Spoonie Gee: I used to rap about girls and stuff like that, ‘cause that’s what I was into. I mentioned jail on “Spoonin’ Rap” [though]. I had a cousin who was imprisoned at the time, and he would just tell me things about prison at the time. “Jail is a game, it’s called survival / They run it down to you on your first arrival…” That’s where I got all that from. But I never really was into violence or nothin’ like that. When I rapped, I just rapped about what I was about. Like “Love Rap,” these are things that I really experienced. That’s what I write about. I seen a little bit of violence when I was comin’ up, but that never was my thing to write about.

AllHipHop.com: That’s interesting though. Years later, you had a record called “That’s My Style,” which was aimed at Schoolly D. Many people consider him to be a very violent rapper, especially in the mid 1980s. So what style were you referring to?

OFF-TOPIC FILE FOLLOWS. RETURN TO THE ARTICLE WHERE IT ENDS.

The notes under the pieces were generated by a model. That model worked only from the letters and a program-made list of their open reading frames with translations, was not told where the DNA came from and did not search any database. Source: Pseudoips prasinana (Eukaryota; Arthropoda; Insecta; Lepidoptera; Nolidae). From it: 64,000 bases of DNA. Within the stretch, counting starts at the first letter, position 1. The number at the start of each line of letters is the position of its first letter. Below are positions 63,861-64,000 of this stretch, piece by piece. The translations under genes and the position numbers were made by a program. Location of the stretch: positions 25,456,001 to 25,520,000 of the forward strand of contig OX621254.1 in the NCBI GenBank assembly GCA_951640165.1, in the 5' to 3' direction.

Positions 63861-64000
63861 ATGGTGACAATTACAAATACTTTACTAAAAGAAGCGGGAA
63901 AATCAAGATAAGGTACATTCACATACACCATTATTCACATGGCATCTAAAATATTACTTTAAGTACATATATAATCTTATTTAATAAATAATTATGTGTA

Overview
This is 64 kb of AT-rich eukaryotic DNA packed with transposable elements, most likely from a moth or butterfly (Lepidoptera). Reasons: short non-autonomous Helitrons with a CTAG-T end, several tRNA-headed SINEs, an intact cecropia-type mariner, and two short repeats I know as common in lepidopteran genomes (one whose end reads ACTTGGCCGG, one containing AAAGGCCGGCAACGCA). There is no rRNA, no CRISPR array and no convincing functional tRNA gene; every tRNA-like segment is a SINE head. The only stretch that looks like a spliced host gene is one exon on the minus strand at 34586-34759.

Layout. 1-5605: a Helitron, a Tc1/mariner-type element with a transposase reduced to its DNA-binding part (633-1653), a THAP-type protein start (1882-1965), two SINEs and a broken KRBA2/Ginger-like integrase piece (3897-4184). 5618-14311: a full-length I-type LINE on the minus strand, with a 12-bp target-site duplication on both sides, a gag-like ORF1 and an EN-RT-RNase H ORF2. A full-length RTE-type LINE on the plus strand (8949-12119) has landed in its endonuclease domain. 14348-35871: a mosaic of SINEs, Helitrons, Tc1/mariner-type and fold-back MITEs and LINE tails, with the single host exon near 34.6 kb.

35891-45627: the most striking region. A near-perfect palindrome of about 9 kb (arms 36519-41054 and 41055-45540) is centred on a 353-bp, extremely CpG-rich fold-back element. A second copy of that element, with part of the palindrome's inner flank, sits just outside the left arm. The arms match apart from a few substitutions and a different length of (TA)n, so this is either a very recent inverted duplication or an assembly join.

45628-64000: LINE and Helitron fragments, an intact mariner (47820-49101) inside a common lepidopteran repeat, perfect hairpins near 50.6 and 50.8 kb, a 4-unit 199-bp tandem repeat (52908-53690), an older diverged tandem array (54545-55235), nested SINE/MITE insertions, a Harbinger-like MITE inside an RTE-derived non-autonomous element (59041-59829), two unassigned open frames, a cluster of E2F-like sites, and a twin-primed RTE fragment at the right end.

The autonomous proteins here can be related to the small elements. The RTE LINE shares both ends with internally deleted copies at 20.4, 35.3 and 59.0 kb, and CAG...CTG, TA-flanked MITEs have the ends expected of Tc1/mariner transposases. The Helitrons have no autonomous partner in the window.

Spoonie Gee: To me, he was trying to bite me. That’s how I felt, so that’s why I did the record. When he first came out, people thought it was me. [Laughs] People were like, “Spoon, I like the new record.” I was like, “Huh? That’s not my record.” People really thought it was me [because of the delivery, not the content.] I liked [“P.S.K. (What Does it Mean?)”] though.

AllHipHop.com: You are one of a select few of artists who can say they released rap records in the 1970s. How did it feel when you saw that new class come in and really switch things up in the mid ‘80s?

Spoonie Gee: Like I said, I respect anybody that’s got a craft and a good style. It was that I felt disrespected, it was that people thought it was me – as far as when Schoolly made his record. I just felt like “Why can’t you try to imitate somebody else?” All the new guys that came up, I respect all of them. I didn’t feel no way about it.

AllHipHop.com: In later years, you were one of the first people to work with Marley Marl and Teddy Riley. Tell me about how that came to be…